SEB program

I started attending SEB program recently. SEB stands for Self-Employment Benefits. In case you don’t know, it is a program conducted by Canadian government to help people start their own business. During the first month of the program we attend classes where they teach us about business-related stuff, and the coaches help us to develop a business plan. For the second month, there is no classes and we go on developing the business plan. Then the business plans are submitted to the MTCU Canada. After that, till the end of the year, a business coach is assigned to you, and you also have to submit reports about the time you spent and the money you earned. All this time the government pays you an allowance so you can concentrate on developing your business without having to take a survival job. However, for me this money is nice but not as important as the business classes. First, you get to know things about business that you would not be able to figure out on your own. Second, you get a lot of possibilities for networking. And for someone with a job like mine, when you work from home, you greet every opportunity to see some live faces, as opposed to these on facebook.

Cold calling

I made my first cold call today! Well, it was not exactly cold, I’d rather say lukewarm. There are business cards on display in the SEB office, of the people who went through the program before and now have their own businesses functioning. I took one of the cards and called its owner to ask if he would like to make a SR&ED claim (I had to explain to him what SR&ED is; it is another Canadian government program for refunding companies a part of their expenditures on research and development, and one of the things I do is writing SR&ED claims). We agreed that I’ll send him an e-mail. (I am much more comfortable with e-mails than with talking on the phone.) Hopefully he’ll get interested. It is important to me because it is a part of what I do from now on – talking to people, promoting my services. I DO have something to offer people – a service, something of value. I feel really liberated now… maybe it’s like in these Japanese programs for managerial training where they make you hop on one leg and sing in front of people in the subway or something. Way to go, me! I’ll try to make a completely cold call some time, but before that I plan to call other business owners whose cards are on display in the SEB office. They are not eligible for SR&ED but I may be of some use to them as a translator.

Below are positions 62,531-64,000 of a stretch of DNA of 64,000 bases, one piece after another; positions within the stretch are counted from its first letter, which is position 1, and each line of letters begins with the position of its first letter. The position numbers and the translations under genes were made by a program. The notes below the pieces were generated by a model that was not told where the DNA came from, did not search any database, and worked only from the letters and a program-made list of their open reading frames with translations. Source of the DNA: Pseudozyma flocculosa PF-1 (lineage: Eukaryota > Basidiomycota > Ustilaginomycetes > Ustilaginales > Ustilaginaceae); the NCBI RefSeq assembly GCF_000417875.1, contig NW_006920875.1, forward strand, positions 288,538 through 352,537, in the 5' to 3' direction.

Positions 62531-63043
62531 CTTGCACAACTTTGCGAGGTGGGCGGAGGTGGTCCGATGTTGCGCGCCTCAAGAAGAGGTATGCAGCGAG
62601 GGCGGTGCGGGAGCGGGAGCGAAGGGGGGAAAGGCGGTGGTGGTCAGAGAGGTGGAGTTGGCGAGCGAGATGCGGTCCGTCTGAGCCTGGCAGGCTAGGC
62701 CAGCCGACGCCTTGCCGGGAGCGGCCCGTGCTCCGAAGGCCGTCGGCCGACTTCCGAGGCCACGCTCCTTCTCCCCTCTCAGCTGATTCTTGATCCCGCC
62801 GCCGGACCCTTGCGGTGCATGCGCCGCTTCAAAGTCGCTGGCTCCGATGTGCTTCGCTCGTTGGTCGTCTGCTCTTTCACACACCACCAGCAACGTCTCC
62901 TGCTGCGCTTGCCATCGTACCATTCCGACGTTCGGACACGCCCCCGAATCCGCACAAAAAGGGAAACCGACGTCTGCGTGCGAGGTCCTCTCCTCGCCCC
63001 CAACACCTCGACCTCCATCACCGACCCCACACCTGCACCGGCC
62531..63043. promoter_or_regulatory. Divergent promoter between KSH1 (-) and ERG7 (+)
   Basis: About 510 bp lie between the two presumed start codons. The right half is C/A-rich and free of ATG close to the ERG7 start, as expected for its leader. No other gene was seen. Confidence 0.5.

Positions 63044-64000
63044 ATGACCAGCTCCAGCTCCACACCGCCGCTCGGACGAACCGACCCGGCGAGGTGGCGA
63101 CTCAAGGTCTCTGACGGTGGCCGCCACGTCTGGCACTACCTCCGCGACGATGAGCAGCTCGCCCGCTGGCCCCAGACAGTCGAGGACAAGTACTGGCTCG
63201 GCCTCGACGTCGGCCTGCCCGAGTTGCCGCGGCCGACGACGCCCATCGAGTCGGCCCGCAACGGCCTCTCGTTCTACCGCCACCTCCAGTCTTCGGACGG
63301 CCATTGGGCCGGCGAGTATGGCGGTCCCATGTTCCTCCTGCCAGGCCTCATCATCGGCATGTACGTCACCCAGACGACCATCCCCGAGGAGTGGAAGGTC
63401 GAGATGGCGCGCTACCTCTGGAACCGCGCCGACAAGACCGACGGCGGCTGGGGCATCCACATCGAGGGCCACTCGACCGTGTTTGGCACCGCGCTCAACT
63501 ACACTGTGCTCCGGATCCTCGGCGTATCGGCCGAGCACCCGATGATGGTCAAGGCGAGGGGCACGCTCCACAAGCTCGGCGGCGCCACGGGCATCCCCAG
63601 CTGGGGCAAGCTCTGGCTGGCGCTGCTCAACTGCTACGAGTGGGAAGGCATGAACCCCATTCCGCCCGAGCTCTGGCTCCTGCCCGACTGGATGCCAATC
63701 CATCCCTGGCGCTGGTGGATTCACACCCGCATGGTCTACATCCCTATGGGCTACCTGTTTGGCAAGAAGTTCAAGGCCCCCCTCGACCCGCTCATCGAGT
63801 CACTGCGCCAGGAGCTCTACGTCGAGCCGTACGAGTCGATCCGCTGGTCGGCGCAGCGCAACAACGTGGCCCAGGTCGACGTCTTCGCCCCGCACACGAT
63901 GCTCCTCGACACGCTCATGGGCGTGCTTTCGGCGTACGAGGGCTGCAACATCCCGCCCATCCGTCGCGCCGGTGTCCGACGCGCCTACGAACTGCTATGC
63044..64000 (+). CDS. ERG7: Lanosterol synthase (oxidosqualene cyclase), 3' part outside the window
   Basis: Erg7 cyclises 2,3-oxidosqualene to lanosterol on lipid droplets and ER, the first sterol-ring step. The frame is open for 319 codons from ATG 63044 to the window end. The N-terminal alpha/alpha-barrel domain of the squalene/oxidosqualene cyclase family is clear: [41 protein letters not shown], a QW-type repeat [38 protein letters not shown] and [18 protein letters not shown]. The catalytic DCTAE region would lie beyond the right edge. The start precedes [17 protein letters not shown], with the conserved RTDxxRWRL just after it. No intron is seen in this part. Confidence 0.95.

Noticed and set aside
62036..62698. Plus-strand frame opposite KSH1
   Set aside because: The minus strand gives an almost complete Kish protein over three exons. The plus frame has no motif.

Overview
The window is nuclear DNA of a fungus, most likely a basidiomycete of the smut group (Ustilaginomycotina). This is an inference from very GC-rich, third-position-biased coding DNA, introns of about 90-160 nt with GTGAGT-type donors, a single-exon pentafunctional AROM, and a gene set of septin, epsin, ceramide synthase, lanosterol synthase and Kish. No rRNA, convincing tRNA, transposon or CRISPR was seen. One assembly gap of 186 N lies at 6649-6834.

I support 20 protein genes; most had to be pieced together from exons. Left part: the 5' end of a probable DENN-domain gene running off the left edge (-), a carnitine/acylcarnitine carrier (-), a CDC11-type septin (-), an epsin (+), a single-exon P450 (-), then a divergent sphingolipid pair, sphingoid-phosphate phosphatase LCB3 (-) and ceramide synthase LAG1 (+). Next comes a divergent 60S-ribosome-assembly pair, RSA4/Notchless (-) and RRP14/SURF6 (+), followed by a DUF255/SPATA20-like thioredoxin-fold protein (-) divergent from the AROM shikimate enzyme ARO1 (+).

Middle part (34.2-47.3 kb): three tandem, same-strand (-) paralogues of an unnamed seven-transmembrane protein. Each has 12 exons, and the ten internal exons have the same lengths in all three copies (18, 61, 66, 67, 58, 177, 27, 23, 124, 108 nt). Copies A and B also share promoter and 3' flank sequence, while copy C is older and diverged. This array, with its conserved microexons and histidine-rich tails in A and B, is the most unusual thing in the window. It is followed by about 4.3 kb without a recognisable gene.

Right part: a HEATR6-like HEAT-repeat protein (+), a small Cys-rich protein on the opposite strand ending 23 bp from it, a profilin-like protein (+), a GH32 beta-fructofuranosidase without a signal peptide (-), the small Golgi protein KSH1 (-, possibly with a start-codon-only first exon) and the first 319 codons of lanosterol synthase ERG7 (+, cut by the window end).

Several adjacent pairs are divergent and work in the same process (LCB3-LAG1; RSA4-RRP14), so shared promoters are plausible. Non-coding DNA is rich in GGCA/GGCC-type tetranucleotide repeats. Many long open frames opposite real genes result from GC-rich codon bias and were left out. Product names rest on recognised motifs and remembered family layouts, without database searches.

Unexpected joys

I am lucky: people are good to me and willing to help. I had to do a marketing survey as a part of the SEB program. I sent out a message to my contacts in linkedin.com asking to help me by filling the survey. The message looked awful, mechanical and faceless, because this feature of LinkedIn does not even allow to insert the addressee’s name into the letter, but I see no other way I could send a message to 200 people at once. (Note to self: create a contact database with mail generation to do these things more intelligently in the future.) Many of my contacts are people with whom we worked together 4 or 5 years ago, and I thought they would not even remember me. But I got about 50 replies! It is unbelievable. I almost wanted to cry. I am not alone because there will always be people around me willing to help. (Note to self: you should help other people more often, too. Yes, you are an intravert but this is no excuse.)

LATER UPDATE: ONTARIO SELF-EMPLOYMENT BENEFITS PROGRAM HAS BEEN SUSPENDED. BUT THERE IS A NEW PROGRAM. the name of the program is SED but, as far as I can see, it is very much like the late SEB program: http://www.toronto.ca/socialservices/pdf/Self-Employment.pdf